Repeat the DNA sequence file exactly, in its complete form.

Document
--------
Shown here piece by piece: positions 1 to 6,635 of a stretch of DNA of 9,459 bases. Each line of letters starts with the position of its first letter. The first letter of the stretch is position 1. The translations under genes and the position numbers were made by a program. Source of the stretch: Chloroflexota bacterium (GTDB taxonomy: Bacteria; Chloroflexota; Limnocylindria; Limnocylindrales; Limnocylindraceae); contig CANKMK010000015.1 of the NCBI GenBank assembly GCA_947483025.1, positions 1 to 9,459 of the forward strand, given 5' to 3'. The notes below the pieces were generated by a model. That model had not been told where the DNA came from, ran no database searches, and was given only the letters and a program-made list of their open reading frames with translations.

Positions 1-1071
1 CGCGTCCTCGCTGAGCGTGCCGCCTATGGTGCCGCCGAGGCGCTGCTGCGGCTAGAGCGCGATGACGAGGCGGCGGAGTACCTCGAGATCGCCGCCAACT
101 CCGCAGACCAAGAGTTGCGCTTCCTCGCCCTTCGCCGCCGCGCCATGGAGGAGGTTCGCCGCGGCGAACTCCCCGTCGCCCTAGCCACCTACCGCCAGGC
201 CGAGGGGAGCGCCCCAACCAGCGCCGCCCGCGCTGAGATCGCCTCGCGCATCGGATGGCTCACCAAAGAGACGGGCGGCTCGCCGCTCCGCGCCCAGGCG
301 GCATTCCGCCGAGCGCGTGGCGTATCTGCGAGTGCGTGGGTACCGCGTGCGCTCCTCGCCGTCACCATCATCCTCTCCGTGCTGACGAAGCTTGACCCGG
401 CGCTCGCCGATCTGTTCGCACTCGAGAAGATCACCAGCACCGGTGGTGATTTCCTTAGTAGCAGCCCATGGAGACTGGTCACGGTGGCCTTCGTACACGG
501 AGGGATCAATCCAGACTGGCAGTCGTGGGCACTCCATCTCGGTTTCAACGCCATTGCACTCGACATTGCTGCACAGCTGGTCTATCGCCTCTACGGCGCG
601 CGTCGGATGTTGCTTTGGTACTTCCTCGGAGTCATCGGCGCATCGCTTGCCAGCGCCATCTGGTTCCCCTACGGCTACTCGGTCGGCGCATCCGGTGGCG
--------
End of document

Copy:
Shown here piece by piece: positions 1 to 6,635 of a stretch of DNA of 9,459 bases. Each line of letters starts with the position of its first letter. The first letter of the stretch is position 1. The translations under genes and the position numbers were made by a program. Source of the stretch: Chloroflexota bacterium (GTDB taxonomy: Bacteria; Chloroflexota; Limnocylindria; Limnocylindrales; Limnocylindraceae); contig CANKMK010000015.1 of the NCBI GenBank assembly GCA_947483025.1, positions 1 to 9,459 of the forward strand, given 5' to 3'. The notes below the pieces were generated by a model. That model had not been told where the DNA came from, ran no database searches, and was given only the letters and a program-made list of their open reading frames with translations.

Positions 1-1071
1 CGCGTCCTCGCTGAGCGTGCCGCCTATGGTGCCGCCGAGGCGCTGCTGCGGCTAGAGCGCGATGACGAGGCGGCGGAGTACCTCGAGATCGCCGCCAACT
101 CCGCAGACCAAGAGTTGCGCTTCCTCGCCCTTCGCCGCCGCGCCATGGAGGAGGTTCGCCGCGGCGAACTCCCCGTCGCCCTAGCCACCTACCGCCAGGC
201 CGAGGGGAGCGCCCCAACCAGCGCCGCCCGCGCTGAGATCGCCTCGCGCATCGGATGGCTCACCAAAGAGACGGGCGGCTCGCCGCTCCGCGCCCAGGCG
301 GCATTCCGCCGAGCGCGTGGCGTATCTGCGAGTGCGTGGGTACCGCGTGCGCTCCTCGCCGTCACCATCATCCTCTCCGTGCTGACGAAGCTTGACCCGG
401 CGCTCGCCGATCTGTTCGCACTCGAGAAGATCACCAGCACCGGTGGTGATTTCCTTAGTAGCAGCCCATGGAGACTGGTCACGGTGGCCTTCGTACACGG
501 AGGGATCAATCCAGACTGGCAGTCGTGGGCACTCCATCTCGGTTTCAACGCCATTGCACTCGACATTGCTGCACAGCTGGTCTATCGCCTCTACGGCGCG
601 CGTCGGATGTTGCTTTGGTACTTCCTCGGAGTCATCGGCGCATCGCTTGCCAGCGCCATCTGGTTCCCCTACGGCTACTCGGTCGGCGCATCCGGTGGCG